Growing Health Care Careers: Five of the Fastest
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Five of the Fastest Growing Health Care Careers in the Nation

by Joe Taylor Jr.

Home >> Articles >> Healthcare Careers >> Five of the Fastest Growing Health Care Careers in the Nation

Although we're living longer, studies conducted by the Centers for Disease Control and Prevention show that we need more professional help to make the most of our lives. The job market reflects that reality, as the country's fastest growing health care careers involve helping patients cope with the challenges of aging.

Home Health and Personal Care Aides

Even though government statistics show that nearly two million Americans work as home health aides, analysts from the U.S. Bureau of Labor Statistics predict that the number of people employed in this field will grow by over two-thirds during the next decade (, 2012).

Personal care aides help patients cope with illness or impairments, either in patients' homes or in assisted living communities. When paired with supervising nurses or physicians' assistants, home health aides can perform most duties without a high school diploma. Many states require aides to pass certification exams before working in health care facilities or for registered agencies.

Physical Therapist Assistants and Aides

Living longer means that many of us will experience more accidents and surgeries that require recovery or routine exercise. Physical therapist assistants move patients through a therapist's office, cleaning treatment rooms and preparing specialized equipment along the way. In some practices, assistants also handle clerical tasks and help patients with paperwork or insurance claims.

Government analysts expect a 45 percent increase in demand for physical therapist aides and assistants between now and 2020. Many physical therapy practices rely on a growing pool of workers to scale their practices and to care for expanding populations of patients requiring regular care.

Diagnostic Medical Sonographers

For decades, doctors have used sonographs to help identify potential birth defects, with the side effect of more accurately predicting a baby's gender from the other side of the womb. Lately, researchers have chronicled practical uses for sonographs at the opposite end of the aging spectrum. Specialized scans can identify problems with the brain or detect early-stage cancer cells in the breast or abdomen.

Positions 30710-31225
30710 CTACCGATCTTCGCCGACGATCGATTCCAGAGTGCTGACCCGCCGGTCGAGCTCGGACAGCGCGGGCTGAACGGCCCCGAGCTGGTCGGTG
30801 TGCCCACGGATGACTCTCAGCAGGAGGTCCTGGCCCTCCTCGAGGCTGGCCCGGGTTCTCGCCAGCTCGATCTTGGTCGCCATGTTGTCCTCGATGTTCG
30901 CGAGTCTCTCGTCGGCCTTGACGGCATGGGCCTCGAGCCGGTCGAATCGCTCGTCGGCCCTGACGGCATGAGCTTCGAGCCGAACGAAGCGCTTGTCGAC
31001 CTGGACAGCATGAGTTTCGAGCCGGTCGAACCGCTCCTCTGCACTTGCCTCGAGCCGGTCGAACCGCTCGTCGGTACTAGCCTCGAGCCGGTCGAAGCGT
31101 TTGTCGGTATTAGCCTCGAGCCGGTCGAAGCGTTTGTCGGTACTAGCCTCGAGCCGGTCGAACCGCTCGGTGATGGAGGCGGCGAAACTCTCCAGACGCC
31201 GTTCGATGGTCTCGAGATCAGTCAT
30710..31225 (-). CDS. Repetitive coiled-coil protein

The Bureau of Labor Statistics projects that the field will grow by 44 percent or more over the next ten years (, 2012). With stand-alone sonography centers opening throughout the country, qualified workers can enjoy greater variety in work environments and locations.

Occupational Therapy Assistants and Aides

Like physical therapy aides, occupational therapy aides help patients regain and improve their motor skills during and after medical treatment. However, occupational therapy involves a more focused set of skills designed to help a patient get back to work or to alleviate pain on the job.

Government analysts predict a 41 percent rise in the number of occupational therapy assistants employed between 2010 and 2020 (, 2012). Home health aides and physical therapy assistants can blend their experience with an associate's degree to qualify for these higher paying roles.

Physical Therapists

Health care providers can't just rely on hiring more aides and assistants to keep up with demand for physical therapy. The U.S. Bureau of Labor Statistics predicts a gain of 39 percent over the next decade, bringing the total number of physical therapy professionals over a quarter million for the first time (, 2012).

After completing doctoral degree programs and earning licensure, physical therapists diagnose patient issues, set long-term therapy plans, and direct the actions of their support teams. Although many physical therapists work in health care facilities, a growing number of professionals operate personal, specialized practices.

All five of these healthcare careers may reward hard work and dedication to professional development with greater responsibility and higher salaries. Instead of just hunting for a job, you can ride a career wave driven by demand. Your passion for helping people and a commitment to lifelong learning can help you play an important role in your community while earning a steady income.


"Home Health and Personal Care Aides," Bureau of Labor Statistics, Occupational Outlook Handbook, 2012
"Physical Therapist Assistants and Aides," Bureau of Labor Statistics, Occupational Outlook Handbook, 2012
"Diagnostic Medical Sonographers," Bureau of Labor Statistics, Occupational Outlook Handbook, 2012
"Occupational Therapy Assistants and Aides," Bureau of Labor Statistics, Occupational Outlook Handbook, 2012
"Physical Therapists," Bureau of Labor Statistics, Occupational Outlook Handbook, 2012

About Author

Joe Taylor Jr. has covered personal finance and business for over two decades. His work has been featured on NPR, CNBC, Financial Times Television, Fox Business, and ABC News. Previously, Joe worked as a marketing and customer service training advisor for three of the country's leading consumer lenders. He recently completed a personal finance book entitled The Rogue Guide to Credit Cards; (Rogue Guide Books, 2012). When not writing about business, Joe serves as a corporate communications advisor for a Fortune 500 company.